We have created four types of interactive learning materials to help children learn more about privacy and security concepts. For each option, we’ve created a set of downloadable materials and instructions on how to use it. We encourage you to customize the content and create programs using these materials that meet the needs of families in your community.
Password Mania (available in English and Spanish) is a card game designed to teach youth about creating strong passwords. We include an instruction manual as well as downloadable files with the cards. Pre-printed decks may also be available (use our contact page to request them).
How can libraries use this resource? Library staff can offer programs where: (1) youth play this card game with each other, then have a discussion about strong password practices facilitated by library staff; (2) youth play this game with family members (e.g., during family game night events in the library); or (3) older youth play this card game with younger youth, then have a discussion about strong password practices facilitated by older youth and/or library staff. Password Mania is intended for ages 7+, although younger children may need assistance from older children or adults when playing.Download Instructions in English Download English Cards in B&W Download English Cards in Color Download Instructions in Spanish Download Spanish Cards in B&W Download Spanish Cards in Color
Passwords are the first line of defense in protecting your personal information and children may need to start using passwords from an early age. These worksheets help children build better passwords by focusing on the most important factor in password strength: length. There are multiple worksheets, each with 24 images. The instructions ask the person to select four images then write a story to connect them. This worksheet was inspired by an xkcd comic illustrating this approach to password creation.
How can libraries use this resource? Like Password Mania, these worksheets help children learn how to build stronger passwords. Library staff may incorporate these worksheets into existing programming that covers technology use, or print out copies to make available to children to complete in the library or take home. The worksheets can be completed without any interaction or feedback from adults, although it could be fun for children to share their words and stories with each other.Download in English Download in Spanish
Island Escape is an escape room-style game that operates via a Google Form. In this game, the player wakes up on a beach, with instructions to get to a helicopter on the other side of the island before they are caught by the bad guys. The player must solve a variety of password and location data challenges (by answering multiple choice questions) in order to reach the helicopter safely.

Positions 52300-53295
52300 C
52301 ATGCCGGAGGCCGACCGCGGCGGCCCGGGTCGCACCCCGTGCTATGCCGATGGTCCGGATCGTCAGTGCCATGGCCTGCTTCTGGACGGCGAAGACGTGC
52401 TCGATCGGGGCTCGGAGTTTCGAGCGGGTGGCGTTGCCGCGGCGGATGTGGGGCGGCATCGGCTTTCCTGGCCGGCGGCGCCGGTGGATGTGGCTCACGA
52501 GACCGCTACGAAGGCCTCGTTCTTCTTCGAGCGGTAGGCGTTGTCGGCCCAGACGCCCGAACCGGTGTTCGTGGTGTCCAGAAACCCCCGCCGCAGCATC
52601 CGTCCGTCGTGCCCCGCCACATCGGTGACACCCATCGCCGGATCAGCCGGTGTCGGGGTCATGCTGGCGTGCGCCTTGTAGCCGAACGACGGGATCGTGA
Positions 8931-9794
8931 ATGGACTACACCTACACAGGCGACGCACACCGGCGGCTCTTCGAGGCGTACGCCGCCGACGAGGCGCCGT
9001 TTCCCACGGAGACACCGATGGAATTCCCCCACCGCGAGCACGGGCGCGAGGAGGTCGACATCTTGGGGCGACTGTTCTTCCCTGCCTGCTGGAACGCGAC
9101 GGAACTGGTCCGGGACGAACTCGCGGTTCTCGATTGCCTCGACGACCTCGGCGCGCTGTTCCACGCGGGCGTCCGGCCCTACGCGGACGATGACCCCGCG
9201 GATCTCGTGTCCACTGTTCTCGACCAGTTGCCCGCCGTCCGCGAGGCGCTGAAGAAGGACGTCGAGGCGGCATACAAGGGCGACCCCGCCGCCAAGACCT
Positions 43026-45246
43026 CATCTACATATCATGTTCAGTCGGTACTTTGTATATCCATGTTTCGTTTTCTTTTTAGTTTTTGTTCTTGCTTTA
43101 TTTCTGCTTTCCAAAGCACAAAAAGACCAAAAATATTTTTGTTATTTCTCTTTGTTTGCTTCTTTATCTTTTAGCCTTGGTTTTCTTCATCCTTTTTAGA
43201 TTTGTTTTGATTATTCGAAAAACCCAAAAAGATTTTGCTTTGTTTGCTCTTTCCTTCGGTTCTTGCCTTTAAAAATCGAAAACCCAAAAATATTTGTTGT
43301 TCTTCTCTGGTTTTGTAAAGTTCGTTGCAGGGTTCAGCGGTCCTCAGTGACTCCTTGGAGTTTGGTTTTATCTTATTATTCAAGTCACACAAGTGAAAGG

How can libraries use this resource? This game provides youth an opportunity to learn about privacy issues around location data sharing for mobile devices, and is intended for upper elementary school children (ages 8-11). Library staff may incorporate this game into existing programming that covers technology use. The escape room can be completed individually or as a group, with one person reading the text and questions to the group, then entering a response to questions based on group consensus.Play in English Play in Spanish
Marco’s Suprise Party is a choose-your-own-adventure story. In this story, you’re the main character and you are planning a super secret surprise birthday party for your best friend, Marco. You want to keep Marco from finding out about his party while you pick up supplies and prepare. Can you do everything before Marco figures out what’s happening?
How can libraries use this resource? This story provides youth an opportunity to learn about privacy issues with mobile devices, and is intended for tweens and teens (ages 11-15). Library staff may incorporate this game into existing programming that covers technology use. The escape room can be completed individually or as a group. For the English version of the story, there is an audio file for each page that will read the text out loud, then let the reader select their path. The story allows readers to go back and change their choice or start over if they want to try a different path.Play in English Play in Spanish
Our coloring pages include a variety of images related to technology for children to color, and several include conversational prompts on the back (available in English and Spanish) that offer advice for talking to kids about social media and mobile apps.
How can libraries use this resource? Library staff can distribute printed coloring pages to families during or after storytime sessions, have them available at the children’s area at their library, or have them as downloadable PDF on their website. Library staff can also run family programs where families can have a conversation with each other on how to use these conversation prompts to talk to their children about privacy.